FIFA World Cup Qatar 2022: All about the draw

Wales, Scotland, or Ukraine will also be in Qatar in November and December, but they won’t know who until the remaining European play-offs in June.

Twenty-nine of the 32 World Cup teams have been revealed, and two intercontinental play-off matches are also scheduled for June.

Jermaine Jenas will host the draw from the Doha Exhibition & Conference Centre, which will be broadcast live on BBC TV and online beginning at 16:45 BST on Friday, April 1.

The full show will be streamed on the BBC Red Button, iPlayer, and BBC Sport website, with live written commentary. It will be shown on BBC One from 16:45-18:00 BST, with the last half-hour on BBC Two.

Former England captain Alan Shearer, former Nigeria striker Efan Ekoku, and former Scotland forward James McFadden, as well as journalists Julien Laurens and Tim Vickery, will be among the BBC guests, with Jonathan Pearce commenting on the draw.

BBC Radio 5 Live will also have full coverage of the draw and reaction to it, with presenter Rick Edwards on the red carpet in Doha and football writer John Murray offering live commentary from the draw event.

The Fifa World Cup will be held in Qatar from November 21 to December 18.

Here’s all you need to know about the draw, which will be held in front of around 2,000 people.

Nations that are playing the World Cup 2022 

Pot 1 (seeded teams): Qatar, Brazil, Belgium, France, Argentina, England, Spain, Portugal.

Pot 2: Mexico, Netherlands, Denmark, Germany, Uruguay, Switzerland, USA, Croatia.

Pot 3: Senegal, Iran, Japan, Morocco, Serbia, Poland, South Korea, Tunisia.

Pot 4: Cameroon, Canada, Ecuador, Saudi Arabia, Ghana, Wales/Scotland/Ukraine, Costa Rica/New Zealand, UAE/Australia/Peru.

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How does it work?

This World Cup follows the same structure as previous events, with teams divided into eight groups of four.

Teams are seeded according to the Fifa global rankings, which were revealed on March 31. The hosts, Qatar, will be seeded in position A1 from Pot 1, with the other top seeds being the top seven rated teams that qualified. England is one of them.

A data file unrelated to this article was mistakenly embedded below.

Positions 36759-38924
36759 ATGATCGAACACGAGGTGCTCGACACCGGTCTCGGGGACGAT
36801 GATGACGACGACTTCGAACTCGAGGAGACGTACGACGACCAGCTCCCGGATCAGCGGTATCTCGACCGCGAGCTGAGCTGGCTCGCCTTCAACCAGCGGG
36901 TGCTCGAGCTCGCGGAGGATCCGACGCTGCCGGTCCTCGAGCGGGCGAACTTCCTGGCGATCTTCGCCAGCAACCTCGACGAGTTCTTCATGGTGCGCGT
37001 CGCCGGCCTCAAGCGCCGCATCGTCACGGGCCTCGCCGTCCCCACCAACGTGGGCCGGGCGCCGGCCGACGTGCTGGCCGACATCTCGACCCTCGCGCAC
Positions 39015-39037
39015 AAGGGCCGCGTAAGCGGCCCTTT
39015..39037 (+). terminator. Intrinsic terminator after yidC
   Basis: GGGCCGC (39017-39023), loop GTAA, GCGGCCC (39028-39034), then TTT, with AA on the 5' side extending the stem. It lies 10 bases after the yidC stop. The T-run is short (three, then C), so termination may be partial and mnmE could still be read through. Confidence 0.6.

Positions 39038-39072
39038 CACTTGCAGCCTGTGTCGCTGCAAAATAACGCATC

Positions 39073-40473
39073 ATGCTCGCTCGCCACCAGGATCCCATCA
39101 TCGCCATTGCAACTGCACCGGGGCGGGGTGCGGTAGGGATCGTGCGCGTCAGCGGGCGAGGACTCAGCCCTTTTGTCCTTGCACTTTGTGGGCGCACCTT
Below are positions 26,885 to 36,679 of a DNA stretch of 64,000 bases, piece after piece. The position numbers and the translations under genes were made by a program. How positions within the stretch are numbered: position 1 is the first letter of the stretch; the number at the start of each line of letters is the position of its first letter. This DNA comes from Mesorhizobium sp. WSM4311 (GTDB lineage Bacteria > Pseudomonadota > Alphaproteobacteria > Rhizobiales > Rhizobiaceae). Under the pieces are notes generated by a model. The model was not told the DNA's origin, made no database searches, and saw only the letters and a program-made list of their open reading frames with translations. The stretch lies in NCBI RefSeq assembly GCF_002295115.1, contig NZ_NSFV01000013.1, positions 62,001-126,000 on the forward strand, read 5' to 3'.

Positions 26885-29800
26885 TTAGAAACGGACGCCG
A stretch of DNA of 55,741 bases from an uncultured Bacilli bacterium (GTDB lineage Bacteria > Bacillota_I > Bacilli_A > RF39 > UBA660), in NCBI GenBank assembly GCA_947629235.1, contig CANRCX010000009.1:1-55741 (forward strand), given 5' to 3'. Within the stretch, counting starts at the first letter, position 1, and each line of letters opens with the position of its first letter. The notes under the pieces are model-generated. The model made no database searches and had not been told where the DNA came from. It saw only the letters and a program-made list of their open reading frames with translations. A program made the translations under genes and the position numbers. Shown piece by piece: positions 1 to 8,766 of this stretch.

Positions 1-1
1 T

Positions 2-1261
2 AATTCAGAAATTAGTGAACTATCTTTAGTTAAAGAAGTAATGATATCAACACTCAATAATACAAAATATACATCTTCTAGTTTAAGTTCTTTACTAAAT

The three undetermined play-off winners (Wales v Scotland/Ukraine, Costa Rica v New Zealand, UAE/Australia v Peru) will be seeded last.

The draw will begin with the teams in the top pot and work their way down to the bottom pot.

Following the selection of a team, a second ball will be pulled to determine which group they will be assigned to.

Teams from the same content will be separated, except for European countries, where no more than two people can be in the same group.

Unlike past World Cups, the match schedule will be determined after the event and will not be determined automatically based on how teams are drawn out.

According to Fifa, this gives them “scope to provide a more beneficial kick-off time for audiences at home”

Why don’t we know all theNational Teams?

Normally, all of the teams are known before the World Cup draw, but three slots have still to be selected this year for two separate reasons.

On June 13 and 14, Qatar will host two intercontinental finals. Costa Rica and New Zealand meet in one, while Peru faces the winner of the Asian play-off between the United Arab Emirates and Australia on June 7 in Doha.

Due to the sheer knock-on effects of the Covid epidemic on each continent, those games were moved from March. All Oceania qualifications were contested in a mini-tournament in Qatar from March 17 to March 30.

Mostly because of Russia’s invasion of Ukraine, one of the three European play-off routes has been postponed.

Scotland’s semi-final against Ukraine at Hampden Park has been moved from March to an unannounced date in June when Ukraine is expected to be available.

The winner of that game will face Wales, who defeated Austria in their semi-final, a few days later in Cardiff for a spot in the World Cup.

Who is doing the draw?

The draw will be conducted by eight former players and coaches, including World Cup winners Cafu of Brazil and Lothar Matthaus of Germany.

Jay-Jay Okocha, Tim Cahill, Adel Ahmed MalAllah, Ali Daei, Bora Milutinovic, and Rabah Madjer will join them.

Cahill, a former Everton midfielder, scored Australia’s first World Cup goal and appeared in four games, while Okocha, a former Bolton playmaker, helped Nigeria qualify for their first World Cup in 1994.

Serb Milutinovic is the only person to have managed five World Cups in a row with different teams (Mexico 1986, Costa Rica 1990, USA 1994, Nigeria 1998, and China 2002).

MalAllah represented Qatar in the 1981 Fifa World Youth Championship and the 1984 Olympics.

Madjer scored for Algeria in their World Cup victory against West Germany in 1982, while Daei was the all-time men’s best scorer in internationals with 112 until last year, when Portugal’s Cristiano Ronaldo surpassed him.

The draw will be conducted by ex-England midfielder Jenas, former USA women’s international Carli Lloyd, and British TV personality Samantha Johnson.

Who will be missing the World Cup 2022 Qatar?

The most noticeable absences are European champions Italy, who was defeated in a play-off by North Macedonia, but they did also skip the previous World Cup.

Russia also fails to qualify after being booted out of the play-offs as a result of their country’s invasion of Ukraine.

Norway failed to qualify, thus Erling Braut Haaland of Borussia Dortmund will have to wait for his first big tournament appearance.

Mohamed Salah and Egypt will also not be present after losing on penalties to Senegal.

Nigeria, Algeria, and Ivory Coast are all absent from Africa, as with South American teams Colombia and Chile.

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